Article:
Emergentism also endorses downward causation; it claims that higher-level states can have lower-level effects. Emergentism about the mental asserts that mental events can cause microphysical events. Plausibly, nonreductive materialism also countenances downward causation of this sort—M1 causes M2, but because M2 is wholly constituted of P2, M1 also causes P2. Kim thinks that by virtue of endorsing this sort of downward causation, nonreductive materialism is committed to emergentism.
However, the nonreductive view's allowing for downward causation is not by itself sufficient to render it emergentist. Endorsement of downward causation would indeed be radical if it also specified that mental properties could effect changes in the laws that govern the microphysical level independently of any emergent properties (call them the ordinary microphysical laws). Supposing that M1 were such an emergent mental property, M1 could cause P2 in such a way that P2 is no longer governed by the ordinary microphysical laws, but instead by laws that take into account the special characteristics of the emergent properties, or no laws at all. But nothing essential to nonreductive materialism entails this radical variety of downward causation (Pereboom 2002).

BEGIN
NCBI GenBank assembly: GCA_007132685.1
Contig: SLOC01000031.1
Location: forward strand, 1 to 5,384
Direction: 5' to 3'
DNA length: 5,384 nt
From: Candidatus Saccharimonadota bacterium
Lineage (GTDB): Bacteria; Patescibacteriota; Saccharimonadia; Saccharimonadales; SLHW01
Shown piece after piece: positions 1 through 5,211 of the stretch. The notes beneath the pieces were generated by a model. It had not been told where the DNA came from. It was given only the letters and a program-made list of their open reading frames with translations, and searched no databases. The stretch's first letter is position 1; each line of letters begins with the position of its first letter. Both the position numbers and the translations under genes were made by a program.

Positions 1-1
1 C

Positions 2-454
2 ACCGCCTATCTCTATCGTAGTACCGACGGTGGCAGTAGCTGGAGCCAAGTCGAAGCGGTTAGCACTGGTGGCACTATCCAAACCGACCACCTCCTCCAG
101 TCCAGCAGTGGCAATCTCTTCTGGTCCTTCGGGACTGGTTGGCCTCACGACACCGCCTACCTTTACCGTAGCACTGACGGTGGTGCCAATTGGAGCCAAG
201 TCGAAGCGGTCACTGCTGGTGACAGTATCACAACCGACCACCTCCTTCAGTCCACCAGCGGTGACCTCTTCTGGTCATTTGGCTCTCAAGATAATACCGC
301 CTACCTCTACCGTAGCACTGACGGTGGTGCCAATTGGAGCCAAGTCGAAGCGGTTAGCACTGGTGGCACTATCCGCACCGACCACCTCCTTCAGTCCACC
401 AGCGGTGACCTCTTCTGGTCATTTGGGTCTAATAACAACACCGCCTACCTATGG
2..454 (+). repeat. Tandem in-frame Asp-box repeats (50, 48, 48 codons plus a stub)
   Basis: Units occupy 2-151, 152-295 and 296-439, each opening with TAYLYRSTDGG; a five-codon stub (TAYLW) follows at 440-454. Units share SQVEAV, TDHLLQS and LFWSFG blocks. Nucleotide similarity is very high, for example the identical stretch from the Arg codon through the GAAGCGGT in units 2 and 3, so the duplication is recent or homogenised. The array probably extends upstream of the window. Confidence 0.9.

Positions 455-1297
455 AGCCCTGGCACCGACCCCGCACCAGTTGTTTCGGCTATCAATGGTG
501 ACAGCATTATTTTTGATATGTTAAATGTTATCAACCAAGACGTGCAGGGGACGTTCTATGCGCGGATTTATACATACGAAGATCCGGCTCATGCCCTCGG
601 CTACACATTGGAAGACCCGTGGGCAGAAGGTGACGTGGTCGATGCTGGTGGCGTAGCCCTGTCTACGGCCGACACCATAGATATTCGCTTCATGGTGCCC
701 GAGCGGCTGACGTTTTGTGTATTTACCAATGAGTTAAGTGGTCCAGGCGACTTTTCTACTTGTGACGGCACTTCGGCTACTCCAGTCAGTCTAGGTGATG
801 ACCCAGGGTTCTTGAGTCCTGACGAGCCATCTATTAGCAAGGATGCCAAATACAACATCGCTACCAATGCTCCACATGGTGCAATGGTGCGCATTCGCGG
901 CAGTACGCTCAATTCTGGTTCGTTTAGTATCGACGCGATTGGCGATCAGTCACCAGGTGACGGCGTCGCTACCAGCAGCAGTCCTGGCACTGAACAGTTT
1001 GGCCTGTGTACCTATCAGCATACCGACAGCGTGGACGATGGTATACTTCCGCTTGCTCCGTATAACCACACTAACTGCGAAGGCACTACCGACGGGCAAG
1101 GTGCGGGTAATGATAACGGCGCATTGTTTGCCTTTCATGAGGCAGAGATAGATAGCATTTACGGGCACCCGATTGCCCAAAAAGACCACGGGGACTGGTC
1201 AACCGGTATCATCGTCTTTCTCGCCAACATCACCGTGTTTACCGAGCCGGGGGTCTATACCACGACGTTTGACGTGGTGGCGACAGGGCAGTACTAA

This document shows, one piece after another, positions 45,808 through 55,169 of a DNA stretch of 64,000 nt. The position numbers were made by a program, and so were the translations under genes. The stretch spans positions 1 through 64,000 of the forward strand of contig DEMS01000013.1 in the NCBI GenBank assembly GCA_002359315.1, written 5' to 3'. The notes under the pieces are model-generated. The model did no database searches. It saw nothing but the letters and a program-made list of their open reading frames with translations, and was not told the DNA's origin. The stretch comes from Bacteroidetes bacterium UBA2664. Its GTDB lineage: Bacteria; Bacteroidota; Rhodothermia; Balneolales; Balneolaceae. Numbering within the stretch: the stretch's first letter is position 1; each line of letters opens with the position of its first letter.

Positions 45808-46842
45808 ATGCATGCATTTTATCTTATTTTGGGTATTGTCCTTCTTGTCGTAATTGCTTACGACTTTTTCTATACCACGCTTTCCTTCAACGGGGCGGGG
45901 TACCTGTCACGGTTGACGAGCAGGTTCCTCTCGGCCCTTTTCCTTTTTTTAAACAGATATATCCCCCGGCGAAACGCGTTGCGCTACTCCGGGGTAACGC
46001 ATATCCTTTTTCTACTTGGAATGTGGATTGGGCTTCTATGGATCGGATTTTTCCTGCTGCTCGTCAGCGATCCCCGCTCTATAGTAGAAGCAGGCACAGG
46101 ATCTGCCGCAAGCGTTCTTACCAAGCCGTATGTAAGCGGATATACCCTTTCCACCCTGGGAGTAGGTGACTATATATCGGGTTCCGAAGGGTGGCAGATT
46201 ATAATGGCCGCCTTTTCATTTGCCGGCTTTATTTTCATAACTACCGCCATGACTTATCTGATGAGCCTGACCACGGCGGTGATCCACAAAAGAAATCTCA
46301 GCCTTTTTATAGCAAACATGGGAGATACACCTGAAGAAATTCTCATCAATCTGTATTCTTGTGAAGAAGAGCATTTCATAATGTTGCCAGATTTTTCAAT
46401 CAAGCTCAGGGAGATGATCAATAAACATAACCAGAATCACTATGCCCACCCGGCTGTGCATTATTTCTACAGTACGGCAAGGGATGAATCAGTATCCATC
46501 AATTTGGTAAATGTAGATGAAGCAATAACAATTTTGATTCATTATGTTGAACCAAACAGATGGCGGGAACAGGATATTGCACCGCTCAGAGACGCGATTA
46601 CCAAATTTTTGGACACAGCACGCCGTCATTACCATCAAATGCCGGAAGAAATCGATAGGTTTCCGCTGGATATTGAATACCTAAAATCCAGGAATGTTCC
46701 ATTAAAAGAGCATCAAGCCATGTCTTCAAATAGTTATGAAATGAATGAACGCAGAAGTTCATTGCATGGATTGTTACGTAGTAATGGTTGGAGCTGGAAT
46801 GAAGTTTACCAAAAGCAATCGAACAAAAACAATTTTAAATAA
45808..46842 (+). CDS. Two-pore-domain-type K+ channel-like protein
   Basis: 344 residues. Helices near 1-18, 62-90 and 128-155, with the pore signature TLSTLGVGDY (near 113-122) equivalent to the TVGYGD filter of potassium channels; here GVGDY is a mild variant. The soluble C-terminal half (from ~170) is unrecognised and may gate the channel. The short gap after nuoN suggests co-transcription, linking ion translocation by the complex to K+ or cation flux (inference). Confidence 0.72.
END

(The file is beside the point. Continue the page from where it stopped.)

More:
We might suppose that the capacity for altering the ordinary microphysical laws is what provides emergent properties with their distinctive nature. And this potentially explains why such properties would not be predictable from the microphysical base together with these ordinary laws. Information about the ordinary laws and the microphysical base might be insufficient to predict the law-altering behavior of the higher-level property. But there is no feature of the nonreductive model per se that renders higher-level properties any less theoretically predictable than they would be on a reductive model. In each model, holding relational conditions fixed, a particular set of basal conditions will necessitate the same unique higher-level properties. The nonreductivist is no more committed to some factor that threatens theoretical predictability, such as the capacity of higher-level properties to alter the ordinary microphysical laws, than is the reductionist.
Arguably, therefore, nonreductive materialism can respond effectively to the most serious arguments made against it over the last forty years, and as a result, it remains a viable position about the nature of the mental.